Batman: The Dark Knight #10 Review
By Dan Horn
June 27, 2012 - 18:59
The first volume of Batman: The Dark Knight was unbearably awful and harried by long and unjustified publication delays. A reasonable person would have come to the conclusion that the formula which series writer/artist David Finch was going for was flawed to the very core. However, DC attempted to draw out that same formula for nine more months past the New 52 reboot, again to disastrous results. Perhaps too little, too late, DC has finally brought novelist and comic book writer Gregg Hurwitz on board with issue 10 to clean up a mess left by Finch and volume two's part-time co-writer Paul Jenkins.
Hurwitz crafts an eery, hard-boiled script about missing children resurfacing with deep and irreconcilable emotional scars. As Batman attempts to track down the perpetrator of these crimes against Gotham's children, he finds himself ineffectually juggling relationships with his girlfriend Natalya and his son Damien. Hurwitz does a brilliant job of characterizing Bruce Wayne, Natalya, and Damien, and really creates some poignancy in their interactions (it's worth noting the dimensionality of Natalya as a Bruce Wayne love interest, instead of the obligatory cypher). Meanwhile, Commissioner Gordon is hunting the at-large kidnapper as well, though that criminal might be closer to Gordon than he thinks.
I'm happy to announce that this is truly and upgrade for this series. Finch and Friend are back at the artistic reins and taking their cues from a legitimate script instead of a mess of ideas that never quite coalesced. Hurwitz's opening chapter to his arc falls prey to pacing issues and several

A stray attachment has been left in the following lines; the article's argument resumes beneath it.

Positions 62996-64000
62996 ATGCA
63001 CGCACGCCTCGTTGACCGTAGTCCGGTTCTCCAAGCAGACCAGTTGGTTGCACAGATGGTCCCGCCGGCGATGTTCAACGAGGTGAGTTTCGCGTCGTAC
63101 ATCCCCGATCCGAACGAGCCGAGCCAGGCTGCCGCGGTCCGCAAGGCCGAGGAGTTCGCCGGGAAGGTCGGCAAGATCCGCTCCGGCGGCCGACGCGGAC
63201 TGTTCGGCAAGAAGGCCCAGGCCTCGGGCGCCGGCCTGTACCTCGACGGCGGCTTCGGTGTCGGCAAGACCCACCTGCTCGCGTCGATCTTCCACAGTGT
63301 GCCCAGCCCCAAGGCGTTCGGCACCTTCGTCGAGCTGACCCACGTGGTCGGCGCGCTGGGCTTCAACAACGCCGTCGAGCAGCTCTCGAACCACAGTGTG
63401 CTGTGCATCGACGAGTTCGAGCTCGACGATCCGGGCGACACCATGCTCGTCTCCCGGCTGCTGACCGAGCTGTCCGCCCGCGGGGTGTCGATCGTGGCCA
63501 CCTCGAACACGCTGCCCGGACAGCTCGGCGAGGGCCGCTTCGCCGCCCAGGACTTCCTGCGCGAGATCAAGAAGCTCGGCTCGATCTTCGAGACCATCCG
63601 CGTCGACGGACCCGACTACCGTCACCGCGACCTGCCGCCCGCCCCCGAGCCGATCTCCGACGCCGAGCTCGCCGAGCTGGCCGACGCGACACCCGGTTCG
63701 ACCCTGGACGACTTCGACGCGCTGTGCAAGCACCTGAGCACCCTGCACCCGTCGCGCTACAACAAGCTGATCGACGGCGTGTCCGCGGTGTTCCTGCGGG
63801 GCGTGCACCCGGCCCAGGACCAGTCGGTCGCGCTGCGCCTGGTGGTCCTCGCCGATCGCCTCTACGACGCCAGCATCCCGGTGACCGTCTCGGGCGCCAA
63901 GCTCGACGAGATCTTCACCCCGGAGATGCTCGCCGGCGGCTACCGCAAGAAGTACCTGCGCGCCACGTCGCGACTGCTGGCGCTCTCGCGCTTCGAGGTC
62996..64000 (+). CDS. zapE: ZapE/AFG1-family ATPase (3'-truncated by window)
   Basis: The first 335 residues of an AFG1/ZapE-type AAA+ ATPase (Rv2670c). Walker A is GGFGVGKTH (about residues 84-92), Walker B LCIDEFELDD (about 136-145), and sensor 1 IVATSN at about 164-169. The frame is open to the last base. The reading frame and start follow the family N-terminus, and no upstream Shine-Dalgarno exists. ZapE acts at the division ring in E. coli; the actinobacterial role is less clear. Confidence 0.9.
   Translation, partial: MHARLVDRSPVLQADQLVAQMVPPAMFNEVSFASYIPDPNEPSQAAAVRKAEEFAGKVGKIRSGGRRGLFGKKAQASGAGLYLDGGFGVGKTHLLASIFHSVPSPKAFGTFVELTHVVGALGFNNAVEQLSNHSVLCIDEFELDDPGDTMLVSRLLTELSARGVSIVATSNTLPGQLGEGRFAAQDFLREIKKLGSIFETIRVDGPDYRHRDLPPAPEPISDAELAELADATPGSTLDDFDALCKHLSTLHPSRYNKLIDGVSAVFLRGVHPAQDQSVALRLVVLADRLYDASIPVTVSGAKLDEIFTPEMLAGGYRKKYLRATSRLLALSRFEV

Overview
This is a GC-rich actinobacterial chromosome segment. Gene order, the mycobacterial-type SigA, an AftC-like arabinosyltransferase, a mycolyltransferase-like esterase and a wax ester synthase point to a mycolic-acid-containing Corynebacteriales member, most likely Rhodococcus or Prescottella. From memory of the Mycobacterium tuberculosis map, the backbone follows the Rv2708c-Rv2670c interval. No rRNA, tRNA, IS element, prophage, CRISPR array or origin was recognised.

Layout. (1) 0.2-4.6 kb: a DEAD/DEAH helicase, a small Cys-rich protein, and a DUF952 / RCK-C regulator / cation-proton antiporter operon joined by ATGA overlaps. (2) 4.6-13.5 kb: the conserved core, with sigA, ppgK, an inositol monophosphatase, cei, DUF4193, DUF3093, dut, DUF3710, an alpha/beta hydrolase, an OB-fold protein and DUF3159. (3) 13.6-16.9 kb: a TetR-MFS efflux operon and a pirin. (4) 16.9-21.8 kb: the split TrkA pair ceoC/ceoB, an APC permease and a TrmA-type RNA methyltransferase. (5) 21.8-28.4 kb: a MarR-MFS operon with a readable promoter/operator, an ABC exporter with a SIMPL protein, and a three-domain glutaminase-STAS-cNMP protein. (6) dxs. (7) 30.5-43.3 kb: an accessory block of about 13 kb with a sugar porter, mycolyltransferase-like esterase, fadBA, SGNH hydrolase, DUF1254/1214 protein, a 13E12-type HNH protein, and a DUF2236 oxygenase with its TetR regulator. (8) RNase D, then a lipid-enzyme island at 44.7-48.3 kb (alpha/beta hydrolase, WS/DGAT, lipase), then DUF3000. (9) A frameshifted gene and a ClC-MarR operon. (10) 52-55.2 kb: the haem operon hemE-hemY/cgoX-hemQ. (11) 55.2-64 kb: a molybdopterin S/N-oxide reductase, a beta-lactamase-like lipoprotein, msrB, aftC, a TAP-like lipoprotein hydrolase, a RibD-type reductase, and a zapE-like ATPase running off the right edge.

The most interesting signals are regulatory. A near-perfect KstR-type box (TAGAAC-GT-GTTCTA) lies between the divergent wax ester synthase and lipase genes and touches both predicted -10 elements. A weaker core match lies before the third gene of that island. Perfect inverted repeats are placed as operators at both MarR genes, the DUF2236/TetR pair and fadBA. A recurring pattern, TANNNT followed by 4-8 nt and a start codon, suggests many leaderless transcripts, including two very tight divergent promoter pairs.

confusing miscues between the script and illustrations, but Hurwitz's writing
really elevates the issue as a whole above some dismal artwork. The interiors of this book are suitably inky and grimey in that Finch/Friend chiaroscuro way with Oback's palette adding some much needed brightness to certain scenes while deepening the seediness of others. My personal preference in art has dictated a certain aversion to Finch's on-the-nose lack of imagination, but his attention to detail is not to be questioned. The splash page that rings in the opening credits illustrates the artist's dynamism and fluidity, but other panels illuminate a straight-forward, by-the-textbook approach to anatomy and setting. This definitely detracts from the hallucination sequence in Dark Knight #10, being both unintentionally understated and cliche.
Overall, this is a promising start to a new page in The Dark Knight series. There are many months of messy plot developments (if they can actually be considered part of any comprehensible plot) to clean up, so I can't say that I was expecting perfection from this issue. Hurwitz has an uphill battle ahead of him, but he's certainly improving the credibility of The Dark Knight comic book already. I hope to see some new artistic teams come on board with future arcs. That would truly make this a worthwhile book.
Rating: 6.5 /10
Last Updated: January 24, 2022 - 11:00